Each year Tosi Gilford, MD, PA-C, director of the Physician Assistant (PA) Studies program, shares a special message with her students in honor of National Physician Assistant Week, “Being a PA is more than a profession…it is a calling; it is a lifestyle.” 

Several students in the Department of Clinical and Diagnostic Sciences’ PA program took that message to heart and commemorated the week by volunteering at Bessemer City Schools. Led by Gilford, the educational efforts of the PA students expose future healthcare providers to the diversity and importance of physician assistants and the compassion and care that are part and parcel of the health profession. 

Students kicked off the annual celebration held Oct. 6-12 at Bessemer City Middle School, where they shared the meaning of being a PA and demonstrated some of their surgical skills through knot-tying workshops with the middle schoolers.  

“I loved seeing the students master surgical knots in less than 15 minutes,” said Jalpa Patel, PA-S. “They were so determined to learn and perfect it no matter how many times they failed. Their perseverance and desire to learn were admirable.” 

The service events supported the Physician Assistant Education Assistance (PAEA) Project Access program that aims to encourage middle school and high school students to consider the PA profession as a career. While volunteering with the middle schoolers, the PA students shared their advice on being a successful student and the opportunities higher education presents.

“This experience gave us a chance to expose them to such a wonderful career and remind them that they too can be part of it or any career that they dream of,” said Daniel Saltares, PA-S. “Part of being a PA for me means giving back to communities that are in need and educating others about the profession itself, while advocating for my future patients and increasing diversity within healthcare."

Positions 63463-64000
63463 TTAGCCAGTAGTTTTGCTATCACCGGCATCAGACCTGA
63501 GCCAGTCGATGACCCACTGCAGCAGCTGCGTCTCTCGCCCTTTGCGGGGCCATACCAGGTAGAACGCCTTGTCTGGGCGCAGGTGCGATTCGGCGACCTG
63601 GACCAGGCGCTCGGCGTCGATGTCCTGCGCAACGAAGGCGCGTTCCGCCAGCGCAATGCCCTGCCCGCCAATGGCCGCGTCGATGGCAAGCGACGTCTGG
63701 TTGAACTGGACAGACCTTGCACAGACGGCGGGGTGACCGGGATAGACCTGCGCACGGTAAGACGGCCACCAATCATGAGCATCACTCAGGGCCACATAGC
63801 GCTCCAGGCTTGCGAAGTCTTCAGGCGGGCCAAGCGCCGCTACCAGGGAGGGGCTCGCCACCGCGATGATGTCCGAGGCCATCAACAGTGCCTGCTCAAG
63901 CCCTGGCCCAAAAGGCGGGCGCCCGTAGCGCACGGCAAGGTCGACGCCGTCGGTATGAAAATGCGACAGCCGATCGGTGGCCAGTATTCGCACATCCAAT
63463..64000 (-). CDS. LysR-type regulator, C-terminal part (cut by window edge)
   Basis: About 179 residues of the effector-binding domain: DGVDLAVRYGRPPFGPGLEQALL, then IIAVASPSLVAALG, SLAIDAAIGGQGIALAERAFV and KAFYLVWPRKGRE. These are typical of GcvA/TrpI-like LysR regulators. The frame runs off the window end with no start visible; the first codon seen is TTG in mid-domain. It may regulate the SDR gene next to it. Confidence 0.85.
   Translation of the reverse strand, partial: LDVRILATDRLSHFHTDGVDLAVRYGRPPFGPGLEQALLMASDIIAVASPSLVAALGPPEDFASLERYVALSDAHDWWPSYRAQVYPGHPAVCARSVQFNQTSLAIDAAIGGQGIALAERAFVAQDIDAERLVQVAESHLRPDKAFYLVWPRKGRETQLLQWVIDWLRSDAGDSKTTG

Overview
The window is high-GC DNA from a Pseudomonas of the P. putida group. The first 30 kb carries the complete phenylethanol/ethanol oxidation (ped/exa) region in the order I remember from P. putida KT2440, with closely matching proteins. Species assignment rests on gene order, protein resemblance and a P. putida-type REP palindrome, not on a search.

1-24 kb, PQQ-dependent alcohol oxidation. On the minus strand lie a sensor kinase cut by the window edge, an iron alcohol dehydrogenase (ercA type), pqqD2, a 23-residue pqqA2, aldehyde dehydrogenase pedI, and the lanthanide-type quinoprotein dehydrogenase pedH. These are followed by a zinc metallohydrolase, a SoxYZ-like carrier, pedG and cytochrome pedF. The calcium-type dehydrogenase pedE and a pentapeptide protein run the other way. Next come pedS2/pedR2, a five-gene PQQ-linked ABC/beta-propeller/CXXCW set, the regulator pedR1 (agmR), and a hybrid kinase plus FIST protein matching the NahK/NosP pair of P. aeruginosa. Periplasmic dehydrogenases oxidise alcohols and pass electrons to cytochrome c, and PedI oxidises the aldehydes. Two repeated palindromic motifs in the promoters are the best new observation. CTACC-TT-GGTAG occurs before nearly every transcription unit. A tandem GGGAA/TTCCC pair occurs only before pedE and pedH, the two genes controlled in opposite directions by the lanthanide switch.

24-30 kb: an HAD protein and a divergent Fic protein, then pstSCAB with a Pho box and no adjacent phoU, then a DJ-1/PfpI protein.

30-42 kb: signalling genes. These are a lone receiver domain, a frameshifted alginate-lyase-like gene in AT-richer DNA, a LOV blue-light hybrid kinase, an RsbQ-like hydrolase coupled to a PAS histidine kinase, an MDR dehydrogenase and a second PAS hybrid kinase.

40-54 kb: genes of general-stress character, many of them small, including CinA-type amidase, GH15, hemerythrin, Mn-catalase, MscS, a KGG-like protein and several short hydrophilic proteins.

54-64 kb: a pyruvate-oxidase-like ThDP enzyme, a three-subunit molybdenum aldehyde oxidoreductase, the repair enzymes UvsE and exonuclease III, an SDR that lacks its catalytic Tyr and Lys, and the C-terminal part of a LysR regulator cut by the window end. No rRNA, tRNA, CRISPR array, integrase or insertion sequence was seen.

The second part of the service project was held at Bessemer City High School the following Friday. With the help of Dina DeMarco, PA-C, faculty within the PA program, Gilford and student volunteers led the high schoolers through hands-on physical activities, including incision and drainage of an abscess, suturing, and some manipulative and dexterity challenges for laparoscopic training. 

Through their passionate dedication and service, Gilford and the PA program faculty and students were awarded special recognition in the PAEA Project Access competition.  

“As program director, I hope to encourage and inspire students to make a difference in the lives of others, while promoting our profession and being a role model to those who have yet to understand what a PA is,” said Gilford. “Our priority is to develop compassionate providers that understand the impact they will have on the lives of their patients and the responsibilities that come with being a healthcare provider. Ultimately, our responsibility to the communities in which we serve spans well past the walls of our clinical practice.”